Thursday, September 11, 2014

Book Review: Early Decision

I barely remember my college admissions process. I don’t recall giving much thought to my application essay, or touring very many schools, or any other of the numerous ways in which high school students try to prepare themselves for getting into the college of their choice. My parents, although college professors themselves, did not seem all that well-versed (and thus not terribly helpful) in the process. I had a handful of schools I was interested in, threw in a “safety” or two, and then sent off my applications almost haphazardly, knowing that with the top 10% rule in Texas, I’d probably be starting at the University of Texas at Austin in the fall of 2002. This is--spoiler alert--pretty much exactly how it all played out.  

But sometimes I wonder, what if I had gone to a different college, and thus started down a different path. Where would I be living? What would I be doing? My life would probably look almost unrecognizable to current me, even though I’d be the same person living it. The prospect is both scary and exhilarating, and I feel that at 30 I have much more wisdom and prudence to process and discard this thought than 18-year-old Marisa, who blindly chose a college and thus, a future. This future. 

All of this is to say that when I read Early Decision by Lacy Crawford, it left me thinking long after I put it down. I haven’t felt this engrossed in a book in quite some time.

A delightful and salacious novel about the frightful world of high school, SATs, the college essay, and the Common Application—and how getting in is getting in the way of growing up. Anne Arlington is twenty-seven, single, and in demand: she is the independent “college whisperer” whose name is passed from parent to parent like a winning lottery ticket, the only tutor who can make a difference with the Ivy League.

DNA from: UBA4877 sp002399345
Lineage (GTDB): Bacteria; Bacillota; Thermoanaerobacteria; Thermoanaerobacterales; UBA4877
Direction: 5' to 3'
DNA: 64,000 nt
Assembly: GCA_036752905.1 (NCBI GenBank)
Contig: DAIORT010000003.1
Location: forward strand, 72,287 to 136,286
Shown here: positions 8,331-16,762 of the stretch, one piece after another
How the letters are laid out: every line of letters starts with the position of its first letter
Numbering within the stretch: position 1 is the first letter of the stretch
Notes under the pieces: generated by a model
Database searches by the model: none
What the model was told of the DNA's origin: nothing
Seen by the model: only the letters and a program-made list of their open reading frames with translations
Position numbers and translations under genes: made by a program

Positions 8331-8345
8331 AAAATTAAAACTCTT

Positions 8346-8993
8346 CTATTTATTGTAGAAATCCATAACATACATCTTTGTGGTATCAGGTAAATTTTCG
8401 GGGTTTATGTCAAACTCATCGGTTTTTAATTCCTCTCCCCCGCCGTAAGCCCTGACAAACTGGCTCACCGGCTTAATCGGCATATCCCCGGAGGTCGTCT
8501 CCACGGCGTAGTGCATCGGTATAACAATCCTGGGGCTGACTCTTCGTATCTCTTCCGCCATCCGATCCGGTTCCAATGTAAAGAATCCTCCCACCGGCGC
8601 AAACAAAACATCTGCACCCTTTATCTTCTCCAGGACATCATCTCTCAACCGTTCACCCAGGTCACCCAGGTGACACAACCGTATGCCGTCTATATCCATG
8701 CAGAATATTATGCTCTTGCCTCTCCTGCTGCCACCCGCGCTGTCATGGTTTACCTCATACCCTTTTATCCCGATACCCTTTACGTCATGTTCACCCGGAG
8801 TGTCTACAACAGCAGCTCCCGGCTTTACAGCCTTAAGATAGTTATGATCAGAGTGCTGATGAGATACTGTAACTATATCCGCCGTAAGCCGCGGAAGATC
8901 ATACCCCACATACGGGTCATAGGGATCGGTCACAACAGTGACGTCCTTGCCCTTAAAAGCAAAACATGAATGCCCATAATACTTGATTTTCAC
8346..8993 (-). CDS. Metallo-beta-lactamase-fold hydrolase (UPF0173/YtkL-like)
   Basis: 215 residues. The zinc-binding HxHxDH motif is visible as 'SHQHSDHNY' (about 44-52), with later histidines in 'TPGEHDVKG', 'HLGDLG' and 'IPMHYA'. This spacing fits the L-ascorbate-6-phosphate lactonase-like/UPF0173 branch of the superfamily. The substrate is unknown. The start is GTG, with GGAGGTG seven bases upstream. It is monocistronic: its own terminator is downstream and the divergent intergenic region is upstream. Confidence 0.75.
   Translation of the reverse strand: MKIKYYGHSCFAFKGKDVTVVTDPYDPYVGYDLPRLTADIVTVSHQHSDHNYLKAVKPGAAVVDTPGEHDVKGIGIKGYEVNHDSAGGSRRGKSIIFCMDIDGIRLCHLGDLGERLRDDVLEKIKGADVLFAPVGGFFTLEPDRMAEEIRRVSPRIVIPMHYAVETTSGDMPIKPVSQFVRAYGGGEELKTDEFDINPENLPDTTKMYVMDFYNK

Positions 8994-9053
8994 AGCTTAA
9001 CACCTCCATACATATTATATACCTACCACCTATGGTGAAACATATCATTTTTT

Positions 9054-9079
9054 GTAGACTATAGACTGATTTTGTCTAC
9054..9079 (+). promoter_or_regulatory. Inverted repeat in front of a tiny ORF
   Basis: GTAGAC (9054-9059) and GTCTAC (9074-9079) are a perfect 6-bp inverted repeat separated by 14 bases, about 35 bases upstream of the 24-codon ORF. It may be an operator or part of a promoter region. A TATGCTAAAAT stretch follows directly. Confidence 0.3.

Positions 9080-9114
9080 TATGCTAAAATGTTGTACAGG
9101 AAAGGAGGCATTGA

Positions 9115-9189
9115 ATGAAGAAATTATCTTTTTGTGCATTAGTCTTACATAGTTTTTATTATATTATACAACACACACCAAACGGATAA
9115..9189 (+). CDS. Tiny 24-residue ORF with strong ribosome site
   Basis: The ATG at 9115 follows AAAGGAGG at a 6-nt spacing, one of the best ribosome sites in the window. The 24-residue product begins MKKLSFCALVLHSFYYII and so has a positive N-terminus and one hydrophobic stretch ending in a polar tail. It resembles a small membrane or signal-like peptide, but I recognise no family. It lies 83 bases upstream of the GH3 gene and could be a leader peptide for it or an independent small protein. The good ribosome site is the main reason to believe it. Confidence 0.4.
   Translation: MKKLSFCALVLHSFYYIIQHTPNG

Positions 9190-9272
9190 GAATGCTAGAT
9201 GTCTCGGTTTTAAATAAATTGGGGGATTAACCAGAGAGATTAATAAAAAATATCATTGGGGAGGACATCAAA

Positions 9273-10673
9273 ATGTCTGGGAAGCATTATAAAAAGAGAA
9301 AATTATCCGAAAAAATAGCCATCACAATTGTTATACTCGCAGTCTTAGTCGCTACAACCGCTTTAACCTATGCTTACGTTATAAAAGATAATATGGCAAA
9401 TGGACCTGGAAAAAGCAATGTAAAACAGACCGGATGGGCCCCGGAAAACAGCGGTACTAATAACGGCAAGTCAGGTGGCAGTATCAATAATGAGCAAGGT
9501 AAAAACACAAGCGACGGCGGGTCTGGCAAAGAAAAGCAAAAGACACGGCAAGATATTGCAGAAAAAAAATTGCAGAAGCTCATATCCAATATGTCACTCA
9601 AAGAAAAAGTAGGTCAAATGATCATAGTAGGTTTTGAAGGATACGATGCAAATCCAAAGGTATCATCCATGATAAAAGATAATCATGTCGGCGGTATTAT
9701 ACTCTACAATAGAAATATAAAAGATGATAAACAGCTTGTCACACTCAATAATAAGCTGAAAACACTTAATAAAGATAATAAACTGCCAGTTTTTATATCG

Early Decision follows one application season and the five students Anne guides to their fates: Hunter, the athletic boy who never quite hits his potential, a kind, heavily defended kid who drives his mother mad; Sadie, an heiress who is perfectly controlled but at the expense of her own heart; William, whose intelligence permits him to dodge his father’s cruel conservatism but can’t solve the problem of loneliness; Alexis, a blazing overachiever whose Midwestern parents have never heard of a tiger mom; and Cristina, who could write her ticket out of her enormous, failing high school, if only she knew how. Meanwhile, Anne needs a little coaching herself, having learned that even the best college does not teach a person how to make a life.

In this engrossing, intelligent novel, Lacy Crawford delivers an explosive insider’s guide to the secrets of college admissions at the highest levels. It’s also a deft commentary on modern parenting and how the scramble for Harvard is shaping a generation. Told in part through the students’ essays, this unique and witty book is so closely observed that it has been mistaken for a memoir or a how-to guide. A wise and deeply felt story, Early Decision reveals how getting in is getting in the way of growing up.

Early Decision, which begins at the start of the application season and ends with blurbs about each student describing where they ended up going to college and what they’re doing with their lives, is a fast, interesting read. The book is not as lighthearted or fluffy as it first seems, and you’re quickly drawn into the drama of each of the students Anne is working with during the fall season. At first I was annoyed by the essays that pepper the narrative--I am almost uniformly against intercalary features in books--but this component quickly won me over. The essays give a great glimpse into the personalities of each of the students, and demonstrate how they change and mature over the course of the semester.